iOS vs. Android: What's Best For Enterprise Security? - InformationWeek

InformationWeek is part of the Informa Tech Division of Informa PLC

This site is operated by a business or businesses owned by Informa PLC and all copyright resides with them.Informa PLC's registered office is 5 Howick Place, London SW1P 1WG. Registered in England and Wales. Number 8860726.

IoT
IoT
Software // Operating Systems
News
5/19/2015
04:06 PM
Connect Directly
Facebook
LinkedIn
Twitter
RSS
E-Mail
50%
50%

iOS vs. Android: What’s Best For Enterprise Security?

Among the major concerns of enterprises these days are data security and theft from mobile devices. Here's a look at whether iOS or Android offers better enterprise security.
Previous
1 of 14
Next

The Bring Your Own Device trope has been around so long now that it has created a cottage industry of like-minded acronyms, such as Bring Your Own App (BYOA), and Bring Your Own Cloud (BYOC).

Still, for the IT professionals who are charged with implementing, deploying, and maintaining an enterprise's BYOD policy, the idea that an employee could download sensitive data to a smartphone or tablet and then lose it is still enough to cause nightmares.

Right now, Apple's iOS dominates the BYOD enterprise market, although Google's Android mobile operating system has made some gains. Determining which one is more secure for your enterprise depends on the industry sector in which you operate, the number of employee devices you have to manage, and the level of regulation your business faces.

On the plus side, iOS and Android have both had their security features beefed up in recent years. Perhaps the most significant development was the ability for users to store and transfer data with the help of Exchange ActiveSync or EAS.

EAS is a Microsoft-designed protocol that synchronizes email, contacts, calendars, tasks, and notes from a messaging server to a mobile device. It is based on XML. The EAS server and the mobile device communicate over HTTP or, more commonly, HTTPS. Initially, EAS only supported Microsoft Exchange Servers and Microsoft Pocket PC devices, but now EAS is a standard protocol for synchronization among a broad range of groupware and mobile devices.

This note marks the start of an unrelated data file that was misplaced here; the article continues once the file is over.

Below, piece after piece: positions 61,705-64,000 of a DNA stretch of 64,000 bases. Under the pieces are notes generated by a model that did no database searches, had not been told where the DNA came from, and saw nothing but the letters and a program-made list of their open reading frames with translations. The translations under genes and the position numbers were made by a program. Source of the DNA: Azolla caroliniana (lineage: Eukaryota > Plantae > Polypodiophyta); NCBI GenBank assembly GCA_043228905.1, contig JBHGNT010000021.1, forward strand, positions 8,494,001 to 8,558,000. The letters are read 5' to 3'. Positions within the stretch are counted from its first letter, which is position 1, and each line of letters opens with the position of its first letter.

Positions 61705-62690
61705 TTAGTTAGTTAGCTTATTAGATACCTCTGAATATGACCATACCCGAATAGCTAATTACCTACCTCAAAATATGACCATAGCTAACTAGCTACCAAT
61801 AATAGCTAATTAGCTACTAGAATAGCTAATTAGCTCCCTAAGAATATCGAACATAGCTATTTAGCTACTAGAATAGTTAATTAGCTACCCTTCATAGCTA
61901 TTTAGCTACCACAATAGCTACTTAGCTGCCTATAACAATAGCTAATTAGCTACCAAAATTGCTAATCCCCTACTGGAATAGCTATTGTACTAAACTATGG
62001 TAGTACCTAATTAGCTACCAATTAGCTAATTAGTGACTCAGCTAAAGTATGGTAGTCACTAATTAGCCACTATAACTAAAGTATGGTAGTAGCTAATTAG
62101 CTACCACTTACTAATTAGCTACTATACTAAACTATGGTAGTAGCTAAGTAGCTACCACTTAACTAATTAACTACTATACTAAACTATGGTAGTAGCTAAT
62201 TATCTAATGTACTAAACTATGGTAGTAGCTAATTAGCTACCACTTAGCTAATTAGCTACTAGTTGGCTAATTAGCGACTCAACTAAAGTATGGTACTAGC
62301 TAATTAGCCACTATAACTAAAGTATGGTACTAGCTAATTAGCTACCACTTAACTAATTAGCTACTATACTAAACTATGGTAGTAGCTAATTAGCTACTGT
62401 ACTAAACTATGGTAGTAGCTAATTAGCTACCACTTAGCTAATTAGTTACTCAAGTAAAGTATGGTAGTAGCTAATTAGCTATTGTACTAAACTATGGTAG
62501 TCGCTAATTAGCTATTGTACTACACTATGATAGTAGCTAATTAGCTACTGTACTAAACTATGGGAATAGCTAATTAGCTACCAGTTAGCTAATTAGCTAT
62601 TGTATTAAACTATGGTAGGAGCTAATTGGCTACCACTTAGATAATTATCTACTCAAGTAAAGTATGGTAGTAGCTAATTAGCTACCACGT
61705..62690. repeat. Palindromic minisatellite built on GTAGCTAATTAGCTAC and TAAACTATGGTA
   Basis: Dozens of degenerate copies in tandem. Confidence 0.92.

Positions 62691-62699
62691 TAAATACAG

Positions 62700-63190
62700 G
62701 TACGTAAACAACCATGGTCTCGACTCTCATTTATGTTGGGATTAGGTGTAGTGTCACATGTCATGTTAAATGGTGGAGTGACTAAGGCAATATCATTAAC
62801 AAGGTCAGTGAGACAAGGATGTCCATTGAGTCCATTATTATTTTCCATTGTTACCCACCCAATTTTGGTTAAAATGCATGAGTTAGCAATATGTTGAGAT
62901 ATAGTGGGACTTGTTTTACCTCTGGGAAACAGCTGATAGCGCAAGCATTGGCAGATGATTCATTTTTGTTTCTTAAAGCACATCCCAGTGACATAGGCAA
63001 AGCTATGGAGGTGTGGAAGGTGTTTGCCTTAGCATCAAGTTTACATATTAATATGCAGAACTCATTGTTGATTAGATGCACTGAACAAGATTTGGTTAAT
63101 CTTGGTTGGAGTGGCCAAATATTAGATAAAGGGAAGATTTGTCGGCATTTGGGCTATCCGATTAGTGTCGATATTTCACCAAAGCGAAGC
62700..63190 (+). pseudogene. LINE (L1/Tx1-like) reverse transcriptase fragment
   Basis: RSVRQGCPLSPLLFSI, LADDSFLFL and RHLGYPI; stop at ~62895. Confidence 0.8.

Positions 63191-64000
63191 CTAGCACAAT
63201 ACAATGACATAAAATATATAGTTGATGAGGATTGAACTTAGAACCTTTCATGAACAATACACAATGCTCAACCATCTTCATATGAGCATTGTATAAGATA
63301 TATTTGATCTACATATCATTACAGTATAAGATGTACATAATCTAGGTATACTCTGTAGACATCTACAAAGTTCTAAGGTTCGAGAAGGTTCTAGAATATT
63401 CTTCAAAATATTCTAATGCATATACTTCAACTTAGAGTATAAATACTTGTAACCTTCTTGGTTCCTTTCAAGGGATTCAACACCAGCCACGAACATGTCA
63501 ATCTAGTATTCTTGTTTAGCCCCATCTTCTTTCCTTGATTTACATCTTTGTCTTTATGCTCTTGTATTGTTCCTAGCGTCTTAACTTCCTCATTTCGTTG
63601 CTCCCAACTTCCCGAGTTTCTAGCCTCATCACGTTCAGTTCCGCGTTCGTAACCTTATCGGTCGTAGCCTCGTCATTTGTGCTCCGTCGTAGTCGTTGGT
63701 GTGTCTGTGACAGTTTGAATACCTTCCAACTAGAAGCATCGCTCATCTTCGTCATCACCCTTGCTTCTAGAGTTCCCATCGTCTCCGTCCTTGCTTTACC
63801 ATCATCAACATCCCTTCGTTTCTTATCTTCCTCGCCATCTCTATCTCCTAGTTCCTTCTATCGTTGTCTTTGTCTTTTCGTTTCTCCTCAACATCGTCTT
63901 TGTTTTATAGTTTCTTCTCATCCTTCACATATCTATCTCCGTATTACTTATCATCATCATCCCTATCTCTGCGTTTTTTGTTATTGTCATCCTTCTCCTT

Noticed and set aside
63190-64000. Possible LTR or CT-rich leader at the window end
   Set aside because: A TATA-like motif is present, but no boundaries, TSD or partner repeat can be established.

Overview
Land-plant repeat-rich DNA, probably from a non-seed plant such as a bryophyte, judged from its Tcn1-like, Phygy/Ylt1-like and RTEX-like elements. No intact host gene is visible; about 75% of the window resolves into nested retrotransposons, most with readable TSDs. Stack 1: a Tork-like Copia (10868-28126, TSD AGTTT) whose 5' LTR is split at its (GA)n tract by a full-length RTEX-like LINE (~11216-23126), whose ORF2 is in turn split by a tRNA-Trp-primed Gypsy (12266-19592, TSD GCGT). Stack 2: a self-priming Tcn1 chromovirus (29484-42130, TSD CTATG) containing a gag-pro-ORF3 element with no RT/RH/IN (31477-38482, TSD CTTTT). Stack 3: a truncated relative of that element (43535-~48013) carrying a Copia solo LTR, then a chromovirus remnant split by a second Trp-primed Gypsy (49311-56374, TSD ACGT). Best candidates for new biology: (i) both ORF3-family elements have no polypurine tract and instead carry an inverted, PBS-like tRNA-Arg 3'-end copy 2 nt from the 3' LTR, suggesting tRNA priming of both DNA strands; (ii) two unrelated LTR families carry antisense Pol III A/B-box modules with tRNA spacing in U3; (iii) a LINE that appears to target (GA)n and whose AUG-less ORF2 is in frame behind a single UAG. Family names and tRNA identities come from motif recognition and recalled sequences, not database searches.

It can be a first layer of defense for organizations that are also using mobile device management (MDM) tools. They key here is choosing MDM applications that are compatible with your device policies and features. 

Here, InformationWeek looks at the primary data security-related features in iOS and Android to help you uncover which is best for your enterprise. What have your experiences been with BYOD and MDM? Let us know in the comments section below.

[Did you miss any of the InformationWeek Conference in Las Vegas last month? Don't worry: We have you covered. Check out what our speakers had to say and see tweets from the show. Let's keep the conversation going.]

We welcome your comments on this topic on our social media channels, or [contact us directly] with questions about the site.
Previous
1 of 14
Next
Comment  | 
Print  | 
More Insights
Slideshows
11 Things IT Professionals Wish They Knew Earlier in Their Careers
Lisa Morgan, Freelance Writer,  4/6/2021
News
Time to Shift Your Job Search Out of Neutral
Jessica Davis, Senior Editor, Enterprise Apps,  3/31/2021
Commentary
Does Identity Hinder Hybrid-Cloud and Multi-Cloud Adoption?
Joao-Pierre S. Ruth, Senior Writer,  4/1/2021
White Papers
Register for InformationWeek Newsletters
Video
Current Issue
Successful Strategies for Digital Transformation
Download this report to learn about the latest technologies and best practices or ensuring a successful transition from outdated business transformation tactics.
Slideshows
Flash Poll